Letters to the Editor

Letters: Indigent defense

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Letters to the Editor

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Regarding “Defendant’s Choice,” June,  as someone who once had the job of appointing counsel of the public defender’s office to various indigent clients, the criteria was the attorneys’ caseloads and the gravity of each and the types of cases. We were trying to spread the attorneys between all criminal courtrooms, factoring in the experience of each attorney and each attorney’s strength. The office of the public defender should continue to appoint the indigents’ counsel and leave the court to appoint counsel when there appears to be a conflict.

We had one lawyer who looked like Abraham Lincoln, and every one of the alleged criminals wanted him. And as we well know, everyone cannot have Abe.

Kathy Dills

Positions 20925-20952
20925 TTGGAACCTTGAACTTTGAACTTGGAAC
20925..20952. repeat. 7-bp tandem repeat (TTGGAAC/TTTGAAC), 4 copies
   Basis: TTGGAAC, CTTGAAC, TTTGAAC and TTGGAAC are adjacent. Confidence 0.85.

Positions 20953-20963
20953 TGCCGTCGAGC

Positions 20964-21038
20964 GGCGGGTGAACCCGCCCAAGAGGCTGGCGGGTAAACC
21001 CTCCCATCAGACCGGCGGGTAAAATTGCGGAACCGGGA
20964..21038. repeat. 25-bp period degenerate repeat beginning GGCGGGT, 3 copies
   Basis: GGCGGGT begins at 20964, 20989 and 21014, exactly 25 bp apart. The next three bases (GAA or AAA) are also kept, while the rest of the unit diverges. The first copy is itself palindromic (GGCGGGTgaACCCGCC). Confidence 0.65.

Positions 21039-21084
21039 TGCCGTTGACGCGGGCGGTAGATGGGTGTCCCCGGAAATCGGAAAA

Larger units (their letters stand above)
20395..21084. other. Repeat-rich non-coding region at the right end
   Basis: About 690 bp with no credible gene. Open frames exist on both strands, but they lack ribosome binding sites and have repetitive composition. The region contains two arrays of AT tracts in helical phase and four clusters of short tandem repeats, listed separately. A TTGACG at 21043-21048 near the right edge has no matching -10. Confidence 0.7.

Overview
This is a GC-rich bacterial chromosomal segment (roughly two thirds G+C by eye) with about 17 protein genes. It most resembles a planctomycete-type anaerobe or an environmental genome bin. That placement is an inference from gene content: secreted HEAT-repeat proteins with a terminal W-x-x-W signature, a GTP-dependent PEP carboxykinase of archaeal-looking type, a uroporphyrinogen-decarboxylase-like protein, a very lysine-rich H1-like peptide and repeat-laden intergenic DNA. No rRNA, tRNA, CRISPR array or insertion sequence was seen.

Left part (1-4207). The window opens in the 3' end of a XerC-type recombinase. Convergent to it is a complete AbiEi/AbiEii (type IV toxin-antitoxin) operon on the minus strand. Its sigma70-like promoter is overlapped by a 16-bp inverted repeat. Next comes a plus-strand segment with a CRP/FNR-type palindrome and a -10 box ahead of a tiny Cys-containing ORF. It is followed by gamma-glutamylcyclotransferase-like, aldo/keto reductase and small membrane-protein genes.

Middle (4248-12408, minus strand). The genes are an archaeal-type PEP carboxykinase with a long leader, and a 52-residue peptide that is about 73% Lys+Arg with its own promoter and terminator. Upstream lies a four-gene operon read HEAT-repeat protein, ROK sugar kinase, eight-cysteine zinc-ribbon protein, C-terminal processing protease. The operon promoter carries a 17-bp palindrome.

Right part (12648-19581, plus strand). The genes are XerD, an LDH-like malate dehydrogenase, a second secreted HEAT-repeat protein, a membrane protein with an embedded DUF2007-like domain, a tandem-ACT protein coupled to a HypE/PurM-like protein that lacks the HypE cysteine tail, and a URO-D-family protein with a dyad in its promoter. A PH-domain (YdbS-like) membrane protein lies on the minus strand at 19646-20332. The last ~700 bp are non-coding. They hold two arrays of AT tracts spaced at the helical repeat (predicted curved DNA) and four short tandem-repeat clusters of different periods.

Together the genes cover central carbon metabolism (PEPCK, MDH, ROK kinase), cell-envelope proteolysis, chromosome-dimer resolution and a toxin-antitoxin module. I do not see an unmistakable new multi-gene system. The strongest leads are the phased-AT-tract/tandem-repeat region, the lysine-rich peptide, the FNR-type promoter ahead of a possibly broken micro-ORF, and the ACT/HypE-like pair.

Memphis, Tennessee


Regarding “Ghostwriting Controversy,” June, I am on the fence as to whether this is ethical and a good practice. On the one hand, I agree that ghostwriting can help pro se litigants assert rights and arguments they may otherwise be unaware of. However, what happens when the pro se is asked to make an argument based on the ghostwritten document? If the pro se doesn’t know what his/her own document means, the judge is put in a predicament where he is tempted to assume what the arguments might be. The alternative is to disregard anything but the plain meaning of the document, which can also be problematic. This may cross a line into judicial advocacy. Further, for an argument to be effective and genuine, it should be understood by the person presenting it.

Tony Frank
St. Charles, Illinois

Attorney ghostwriting is bad, but worse is a pro se who does not make relevant arguments. In Los Angeles, there are self-help programs for pro se in family law that assist in writing and editing the forms. The clerks who assist are actual family law paralegals and do a good job of helping low-income people get divorced.

Michael E. Friedman
Hacienda Heights, California

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